The opposition has fulfilled its threat to march to the IEBC’s offices nationwide in a quest to push the commissioners out of their offices. But are we about to see a repeat of a not-so-distant history, as CORD protests continue?
CORD’s top officials, despite being cautioned by government, made sure that the demonstrations were carried out, ignoring the warning of the government against violent agitations in the country.
Though the opposition has got the permission of the court to persist with its demonstration as long as it is free of violence, the CORD protests turned chaotic as CORD’s top leaders clashed with police.
As the clash broke out, the police seized the opportunity to unleash their newly-acquired police anti-riot gear for the first time. Also, newly imported water cannons were tested and used to disperse the protesters along with newly imported tear gas canisters.
Two newly imported lorries among the more than 20 lorries imported from China were also used, together with two old ones deployed along University Way before the CORD protests, poised for their mission.
One of the lorries, believed to be laced with chemicals, was allegedly used to lash water at the protesters. And in the end the demonstration was divided and the agitators ran separate ways to safety.
That’s was the same way the opposition’s attempt a fortnight ago was met. In contrast to the demands of opposition politicians, IEBC commissioners, led by Chairman Issack Hassan have sworn to remain in office. Many stakeholders have paid more attention to the CORD’s use of violent protests to kick out the commissioners. Stakeholders from within and outside Kenya have repeatedly suggested peaceful dialogue.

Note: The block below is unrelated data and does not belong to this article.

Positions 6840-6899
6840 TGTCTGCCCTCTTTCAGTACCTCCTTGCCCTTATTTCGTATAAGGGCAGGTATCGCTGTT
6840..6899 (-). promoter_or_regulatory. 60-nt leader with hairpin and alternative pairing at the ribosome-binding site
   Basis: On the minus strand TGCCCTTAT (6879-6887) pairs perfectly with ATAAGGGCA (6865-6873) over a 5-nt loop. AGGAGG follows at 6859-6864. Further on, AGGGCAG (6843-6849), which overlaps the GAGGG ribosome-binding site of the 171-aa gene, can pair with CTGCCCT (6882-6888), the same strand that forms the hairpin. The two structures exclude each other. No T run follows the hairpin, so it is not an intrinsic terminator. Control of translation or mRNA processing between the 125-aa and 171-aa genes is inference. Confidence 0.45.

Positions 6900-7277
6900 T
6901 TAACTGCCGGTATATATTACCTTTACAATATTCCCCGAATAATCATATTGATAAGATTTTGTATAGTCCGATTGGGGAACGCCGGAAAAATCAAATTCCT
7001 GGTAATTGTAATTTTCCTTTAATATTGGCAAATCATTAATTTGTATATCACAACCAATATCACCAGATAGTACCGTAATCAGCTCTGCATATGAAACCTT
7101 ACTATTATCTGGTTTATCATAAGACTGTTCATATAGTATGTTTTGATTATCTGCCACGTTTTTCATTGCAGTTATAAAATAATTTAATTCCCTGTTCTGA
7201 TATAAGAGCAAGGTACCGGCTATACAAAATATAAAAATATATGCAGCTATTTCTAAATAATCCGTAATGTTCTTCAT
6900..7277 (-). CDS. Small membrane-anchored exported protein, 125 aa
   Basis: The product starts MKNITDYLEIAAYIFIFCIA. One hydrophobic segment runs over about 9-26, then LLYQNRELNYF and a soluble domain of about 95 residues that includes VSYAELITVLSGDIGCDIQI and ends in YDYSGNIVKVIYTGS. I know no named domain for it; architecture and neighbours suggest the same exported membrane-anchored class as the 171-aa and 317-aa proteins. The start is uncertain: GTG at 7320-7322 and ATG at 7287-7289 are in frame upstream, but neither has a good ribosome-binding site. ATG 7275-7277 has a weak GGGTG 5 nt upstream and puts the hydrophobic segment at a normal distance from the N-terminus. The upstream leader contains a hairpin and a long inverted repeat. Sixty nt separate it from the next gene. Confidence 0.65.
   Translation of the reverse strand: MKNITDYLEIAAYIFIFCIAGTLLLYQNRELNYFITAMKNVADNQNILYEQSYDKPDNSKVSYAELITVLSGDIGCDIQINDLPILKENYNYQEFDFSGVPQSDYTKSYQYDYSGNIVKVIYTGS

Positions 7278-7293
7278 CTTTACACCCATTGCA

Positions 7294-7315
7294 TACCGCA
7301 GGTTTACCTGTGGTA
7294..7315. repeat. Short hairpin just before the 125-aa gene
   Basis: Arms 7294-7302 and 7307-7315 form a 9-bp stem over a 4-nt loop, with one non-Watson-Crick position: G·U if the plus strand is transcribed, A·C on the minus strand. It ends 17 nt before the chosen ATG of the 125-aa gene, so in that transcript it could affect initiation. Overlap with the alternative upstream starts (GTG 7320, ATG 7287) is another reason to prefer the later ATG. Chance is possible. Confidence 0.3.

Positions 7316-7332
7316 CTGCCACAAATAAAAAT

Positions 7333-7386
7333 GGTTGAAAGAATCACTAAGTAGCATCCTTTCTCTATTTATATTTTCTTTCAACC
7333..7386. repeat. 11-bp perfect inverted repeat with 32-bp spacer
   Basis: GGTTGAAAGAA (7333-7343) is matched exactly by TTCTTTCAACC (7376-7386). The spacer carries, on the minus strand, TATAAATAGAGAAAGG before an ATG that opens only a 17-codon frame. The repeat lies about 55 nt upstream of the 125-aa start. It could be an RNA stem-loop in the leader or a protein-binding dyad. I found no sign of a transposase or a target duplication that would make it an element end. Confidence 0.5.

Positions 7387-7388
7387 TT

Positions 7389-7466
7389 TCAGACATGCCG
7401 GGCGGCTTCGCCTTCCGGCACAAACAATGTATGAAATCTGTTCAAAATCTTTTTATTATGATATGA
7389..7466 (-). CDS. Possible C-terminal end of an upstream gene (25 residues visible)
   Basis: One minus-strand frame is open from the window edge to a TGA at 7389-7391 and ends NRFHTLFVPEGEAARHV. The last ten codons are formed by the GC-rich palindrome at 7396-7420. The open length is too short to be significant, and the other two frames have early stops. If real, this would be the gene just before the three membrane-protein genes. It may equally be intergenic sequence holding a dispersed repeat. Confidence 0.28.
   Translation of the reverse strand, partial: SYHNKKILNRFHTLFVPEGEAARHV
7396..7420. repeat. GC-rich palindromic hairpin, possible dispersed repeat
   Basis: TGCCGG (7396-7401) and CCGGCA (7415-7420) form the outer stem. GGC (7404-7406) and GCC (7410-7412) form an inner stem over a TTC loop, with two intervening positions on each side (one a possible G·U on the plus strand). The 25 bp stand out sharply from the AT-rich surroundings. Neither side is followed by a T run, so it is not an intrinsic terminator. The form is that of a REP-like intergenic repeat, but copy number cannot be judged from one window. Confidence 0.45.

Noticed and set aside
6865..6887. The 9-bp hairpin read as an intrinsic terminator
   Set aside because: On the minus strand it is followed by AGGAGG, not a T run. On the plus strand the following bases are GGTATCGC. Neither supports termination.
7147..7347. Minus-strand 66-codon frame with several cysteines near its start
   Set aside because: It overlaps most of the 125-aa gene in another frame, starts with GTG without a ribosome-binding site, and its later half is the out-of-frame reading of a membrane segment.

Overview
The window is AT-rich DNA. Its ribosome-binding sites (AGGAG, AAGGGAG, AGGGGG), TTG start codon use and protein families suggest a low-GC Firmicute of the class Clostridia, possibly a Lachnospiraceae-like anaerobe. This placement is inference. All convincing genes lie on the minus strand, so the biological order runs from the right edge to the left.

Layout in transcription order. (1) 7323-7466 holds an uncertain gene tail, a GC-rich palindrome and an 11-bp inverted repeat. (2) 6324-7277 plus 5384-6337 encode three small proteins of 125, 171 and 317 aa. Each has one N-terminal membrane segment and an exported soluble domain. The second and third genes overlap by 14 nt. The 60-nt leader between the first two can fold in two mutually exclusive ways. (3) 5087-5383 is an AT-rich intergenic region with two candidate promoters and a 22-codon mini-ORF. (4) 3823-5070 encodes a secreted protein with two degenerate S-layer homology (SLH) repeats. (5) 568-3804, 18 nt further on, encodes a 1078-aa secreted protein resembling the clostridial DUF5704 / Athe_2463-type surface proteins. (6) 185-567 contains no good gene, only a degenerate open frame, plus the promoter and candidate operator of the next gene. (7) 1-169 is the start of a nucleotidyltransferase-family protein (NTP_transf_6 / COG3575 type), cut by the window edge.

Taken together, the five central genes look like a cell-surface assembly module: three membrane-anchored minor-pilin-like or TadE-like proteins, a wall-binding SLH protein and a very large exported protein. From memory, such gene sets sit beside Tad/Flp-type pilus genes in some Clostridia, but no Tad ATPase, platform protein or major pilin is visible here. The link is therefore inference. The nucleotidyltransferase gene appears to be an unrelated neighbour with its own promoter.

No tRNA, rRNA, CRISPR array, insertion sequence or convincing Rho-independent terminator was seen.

Former Chairman of Constitution Implementation Commission (CIC) Charles Nyachae is reported to have urged IEBC commissioners to resign for the sake of all Kenyans.
IEBC has faced a terrible credibility loss, with some of its leaders linked to top-level corruption cases, especially one that involved a high-profile anti-bribery case. The reliability loss has made the commission gather haters, not just a huge and growing fraction of the political class but also religious organizations who have also demanded for the commission to be dissolved.
If our documented history serves us well, we will recall that the Mau Mau Uprising of 1952 to 1960, also known as the Mau Mau Revolt, which resulted in the death of over 200,000 native Kenyans, began as a series of protests not unlike what we have at the present.
The question now is: Is history about to repeat itself? We hope not.